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Optimizing and benchmarking de novo transcriptome sequencing: from library preparation to assembly evaluation

  • Yuichiro Hara1,
  • Kaori Tatsumi1,
  • Michio Yoshida2,
  • Eriko Kajikawa2,
  • Hiroshi Kiyonari3, 4 and
  • Shigehiro Kuraku1Email author
BMC Genomics201516:977

https://doi.org/10.1186/s12864-015-2007-1

Received: 6 April 2015

Accepted: 3 October 2015

Published: 18 November 2015

Abstract

Background

RNA-seq enables gene expression profiling in selected spatiotemporal windows and yields massive sequence information with relatively low cost and time investment, even for non-model species. However, there remains a large room for optimizing its workflow, in order to take full advantage of continuously developing sequencing capacity.

Method

Transcriptome sequencing for three embryonic stages of Madagascar ground gecko (Paroedura picta) was performed with the Illumina platform. The output reads were assembled de novo for reconstructing transcript sequences. In order to evaluate the completeness of transcriptome assemblies, we prepared a reference gene set consisting of vertebrate one-to-one orthologs.

Result

To take advantage of increased read length of >150 nt, we demonstrated shortened RNA fragmentation time, which resulted in a dramatic shift of insert size distribution. To evaluate products of multiple de novo assembly runs incorporating reads with different RNA sources, read lengths, and insert sizes, we introduce a new reference gene set, core vertebrate genes (CVG), consisting of 233 genes that are shared as one-to-one orthologs by all vertebrate genomes examined (29 species)., The completeness assessment performed by the computational pipelines CEGMA and BUSCO referring to CVG, demonstrated higher accuracy and resolution than with the gene set previously established for this purpose. As a result of the assessment with CVG, we have derived the most comprehensive transcript sequence set of the Madagascar ground gecko by means of assembling individual libraries followed by clustering the assembled sequences based on their overall similarities.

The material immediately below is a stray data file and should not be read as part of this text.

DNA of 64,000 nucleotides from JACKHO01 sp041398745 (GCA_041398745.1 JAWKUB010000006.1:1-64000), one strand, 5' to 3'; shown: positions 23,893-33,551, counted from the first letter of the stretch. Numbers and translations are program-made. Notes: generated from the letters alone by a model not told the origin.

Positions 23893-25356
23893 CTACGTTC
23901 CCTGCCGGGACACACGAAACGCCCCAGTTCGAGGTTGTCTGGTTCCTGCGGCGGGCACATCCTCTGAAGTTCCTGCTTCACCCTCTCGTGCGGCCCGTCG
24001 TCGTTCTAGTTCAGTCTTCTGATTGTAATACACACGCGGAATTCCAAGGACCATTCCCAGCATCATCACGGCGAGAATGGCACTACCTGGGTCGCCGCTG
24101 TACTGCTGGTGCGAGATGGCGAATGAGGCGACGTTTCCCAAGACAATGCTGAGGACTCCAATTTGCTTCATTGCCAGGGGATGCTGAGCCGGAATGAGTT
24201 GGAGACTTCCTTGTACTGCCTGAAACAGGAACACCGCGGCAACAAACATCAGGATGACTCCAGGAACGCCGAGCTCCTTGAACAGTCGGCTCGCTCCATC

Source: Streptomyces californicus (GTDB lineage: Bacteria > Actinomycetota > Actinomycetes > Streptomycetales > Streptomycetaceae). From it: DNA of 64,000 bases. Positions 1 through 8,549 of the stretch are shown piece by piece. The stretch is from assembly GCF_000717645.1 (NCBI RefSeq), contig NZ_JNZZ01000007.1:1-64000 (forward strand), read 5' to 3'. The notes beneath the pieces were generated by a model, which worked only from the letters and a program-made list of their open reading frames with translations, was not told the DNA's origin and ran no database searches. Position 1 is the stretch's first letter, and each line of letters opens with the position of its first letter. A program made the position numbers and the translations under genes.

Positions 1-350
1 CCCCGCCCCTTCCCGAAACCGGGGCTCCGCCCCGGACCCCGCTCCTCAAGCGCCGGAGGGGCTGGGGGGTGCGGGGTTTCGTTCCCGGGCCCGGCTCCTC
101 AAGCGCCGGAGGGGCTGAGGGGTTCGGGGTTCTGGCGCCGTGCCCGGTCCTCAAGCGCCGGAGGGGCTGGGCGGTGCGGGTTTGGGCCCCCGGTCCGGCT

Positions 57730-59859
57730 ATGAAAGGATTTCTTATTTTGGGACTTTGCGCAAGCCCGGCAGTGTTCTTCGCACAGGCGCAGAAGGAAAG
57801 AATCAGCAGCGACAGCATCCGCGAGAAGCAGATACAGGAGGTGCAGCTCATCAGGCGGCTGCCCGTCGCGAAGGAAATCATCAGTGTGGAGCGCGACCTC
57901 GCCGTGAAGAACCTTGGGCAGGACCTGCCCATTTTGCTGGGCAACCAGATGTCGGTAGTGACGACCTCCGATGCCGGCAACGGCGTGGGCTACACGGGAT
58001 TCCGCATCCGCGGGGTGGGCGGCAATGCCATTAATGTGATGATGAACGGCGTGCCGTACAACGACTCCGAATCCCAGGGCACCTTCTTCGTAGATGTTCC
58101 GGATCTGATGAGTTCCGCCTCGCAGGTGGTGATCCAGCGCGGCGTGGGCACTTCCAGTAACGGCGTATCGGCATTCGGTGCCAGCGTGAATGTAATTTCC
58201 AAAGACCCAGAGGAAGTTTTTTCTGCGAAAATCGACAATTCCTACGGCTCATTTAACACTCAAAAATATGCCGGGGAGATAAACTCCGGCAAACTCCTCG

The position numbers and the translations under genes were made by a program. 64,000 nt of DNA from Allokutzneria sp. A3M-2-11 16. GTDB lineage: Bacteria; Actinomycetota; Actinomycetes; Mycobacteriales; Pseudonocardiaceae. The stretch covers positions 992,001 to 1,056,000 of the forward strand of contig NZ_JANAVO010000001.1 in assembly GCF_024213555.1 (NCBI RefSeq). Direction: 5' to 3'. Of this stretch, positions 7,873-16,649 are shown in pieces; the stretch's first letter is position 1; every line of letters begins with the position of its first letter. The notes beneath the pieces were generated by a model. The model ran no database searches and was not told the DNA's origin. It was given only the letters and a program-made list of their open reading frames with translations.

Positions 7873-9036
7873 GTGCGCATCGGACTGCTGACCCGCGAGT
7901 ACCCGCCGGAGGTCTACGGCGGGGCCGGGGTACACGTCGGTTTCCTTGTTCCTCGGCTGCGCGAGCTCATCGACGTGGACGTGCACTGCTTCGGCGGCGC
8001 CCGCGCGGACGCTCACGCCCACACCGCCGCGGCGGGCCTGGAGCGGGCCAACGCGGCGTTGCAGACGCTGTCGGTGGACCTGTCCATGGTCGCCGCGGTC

Conclusion

Our results provide several insights into optimizing de novo RNA-seq workflow, including the coordination between library insert size and read length, which manifested in improved connectivity of assemblies. The approach and assembly assessment with CVG demonstrated here would be applicable to transcriptome analysis of other species as well as whole genome analyses.

Keywords

RNA-seqTranscriptome sequencing de novo assemblyCompleteness assessmentLibrary insert lengthCVG (core vertebrate genes)Madagascar ground gecko

Background

Transcriptome sequencing (RNA-seq) has become a standard strategy to capture the spatiotemporal expression of a genome. It has been applied to diverse organisms including those with limited prior sequence information, usually denoted as ‘non-model’ species [13]. RNA-seq targets transcribed regions that account for a minor fraction of whole genomes, at least in metazoans [4]. This compactness enables economical and rapid processing of sequencing and data analysis, which could be further improved via the optimization of various of parameters present in sample preparation, de novo short read assembly, and assembly product evaluation.

Modern high-throughput sequencers provide diverse sequencing modes with variable read lengths, read types (single read or paired-end read), and data sizes per run. Obviously, the choice of which sequencing mode to use influences the coverage of the transcriptome in de novo sequencing projects targeting sequence discovery, as well as influencing expression profiling in differential gene expression analyses. However, sample preparation protocols for many existing commercial kits do not provide practical instructions about their suitability for individual purposes and sequencing modes. For RNA-seq library preparation, there are few that introduce a choice of insert lengths with variable conditions for RNA fragmentation. For example, the standard protocol for Illumina TruSeq RNA Sample Prep Kit recommends intensive RNA fragmentation, which results in a high proportion of library molecules with the middle of their inserts sequenced from both ends. To maximize the potential of obtaining longer reads, it is preferable to prepare libraries with longer inserts using moderate RNA fragmentation.